"Via, he was a duke back home, Colonel," Pritchard said to the blurred man and to the tank. "He was the next thing to a king there if he'd wanted to be." The Adjutant opened his eyes again and sat as erect as the cushions would permit him. "We were—well, he did me a favor. We were friends, Don and me. Tell the truth, he didn't much like to be called Mad Dog."
"Well," Hammer said with a laugh, "if he'll come back, I'll call him Duke Donald or any curst thing he chooses. Not because he's a friend of yours, Danny—though that too—but because you can't have too many people like Slade on your side." The President did not precisely frown, but his face lost most of its laughter. "Among other reasons, because if they're on your side, they aren't on the other guy's."
"I think Don had had about enough of sides when he left here," Pritchard said. He looked up at the ceiling and remembered his big, black-haired friend in the spaceport at their last meeting. "He said he was ready to spend the rest of his life fishing like his grandfather."
"Fishing?" Hammer repeated in angry amazement. "He was going to go from one of my tank companies to fishing?"
It was his Adjutant's turn to laugh. Danny gestured with his notecards and said, "Well, fishing on Tethys isn't that different from the sort of jobs we gave M Company, Alois. There's a lot of water there, and the things that grow in it are pretty much to scale, from what Don told me . . . .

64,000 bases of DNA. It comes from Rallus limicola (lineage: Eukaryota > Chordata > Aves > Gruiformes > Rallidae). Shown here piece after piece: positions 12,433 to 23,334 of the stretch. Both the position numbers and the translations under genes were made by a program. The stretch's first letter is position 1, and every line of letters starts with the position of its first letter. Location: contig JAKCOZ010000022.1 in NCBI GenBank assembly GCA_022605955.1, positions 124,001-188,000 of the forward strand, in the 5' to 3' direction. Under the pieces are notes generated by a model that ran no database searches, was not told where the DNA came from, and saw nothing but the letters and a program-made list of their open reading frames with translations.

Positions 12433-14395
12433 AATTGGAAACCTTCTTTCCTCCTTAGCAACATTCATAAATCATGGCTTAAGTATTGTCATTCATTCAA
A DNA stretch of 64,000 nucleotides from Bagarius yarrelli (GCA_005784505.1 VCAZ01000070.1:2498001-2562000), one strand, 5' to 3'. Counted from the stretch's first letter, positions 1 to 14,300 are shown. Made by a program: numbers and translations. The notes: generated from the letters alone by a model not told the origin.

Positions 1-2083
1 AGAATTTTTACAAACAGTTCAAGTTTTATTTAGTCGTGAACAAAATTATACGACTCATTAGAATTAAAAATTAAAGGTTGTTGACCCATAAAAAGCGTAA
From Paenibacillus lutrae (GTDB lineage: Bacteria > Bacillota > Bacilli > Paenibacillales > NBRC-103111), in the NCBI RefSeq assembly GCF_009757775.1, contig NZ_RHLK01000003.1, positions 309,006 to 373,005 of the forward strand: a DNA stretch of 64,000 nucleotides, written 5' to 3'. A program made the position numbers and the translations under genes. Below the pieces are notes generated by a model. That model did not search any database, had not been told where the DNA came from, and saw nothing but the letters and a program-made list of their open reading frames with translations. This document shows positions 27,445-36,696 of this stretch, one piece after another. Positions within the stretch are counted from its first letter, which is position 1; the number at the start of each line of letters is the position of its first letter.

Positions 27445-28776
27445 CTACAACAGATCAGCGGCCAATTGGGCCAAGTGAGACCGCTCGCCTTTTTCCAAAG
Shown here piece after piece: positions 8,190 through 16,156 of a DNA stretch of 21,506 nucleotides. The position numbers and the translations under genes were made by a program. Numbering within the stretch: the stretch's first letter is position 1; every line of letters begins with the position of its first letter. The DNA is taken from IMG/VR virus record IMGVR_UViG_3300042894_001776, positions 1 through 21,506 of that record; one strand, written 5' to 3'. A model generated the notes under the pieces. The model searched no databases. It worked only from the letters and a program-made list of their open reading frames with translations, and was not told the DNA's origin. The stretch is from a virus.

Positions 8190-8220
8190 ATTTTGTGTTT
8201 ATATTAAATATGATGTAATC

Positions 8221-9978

"But the thing is," Pritchard added, sobering, "Don didn't get there. We got a query from—" he checked the uppermost card from habit rather than from present need— "Marilee Slade, asking if Don were still on our establishment."
"Not in two years," Hammer said with a frown. "Mother? Or Via! Not his wife, is she? Don didn't take home leave in, well, at least the ten years since I promoted him to ensign."
"Seems to be his sister-in-law," the younger man said. Hammer had already swung the display back around. The President's fingers were calling up Slade's personnel file and planetary data on Omicron Eridani II—one of a trio of worlds named Tethys by their original settlers. "Brother's widow, I'd guess, from the way the query was worded," Pritchard continued. "Never talked much to Don about why he'd joined the Slammers, but I sort of gathered this lady had something to do with it. Also he was the younger son, that sort of hereditary nonsense." The Adjutant's eyes met those of the childless President. There was iron in the grin of each man.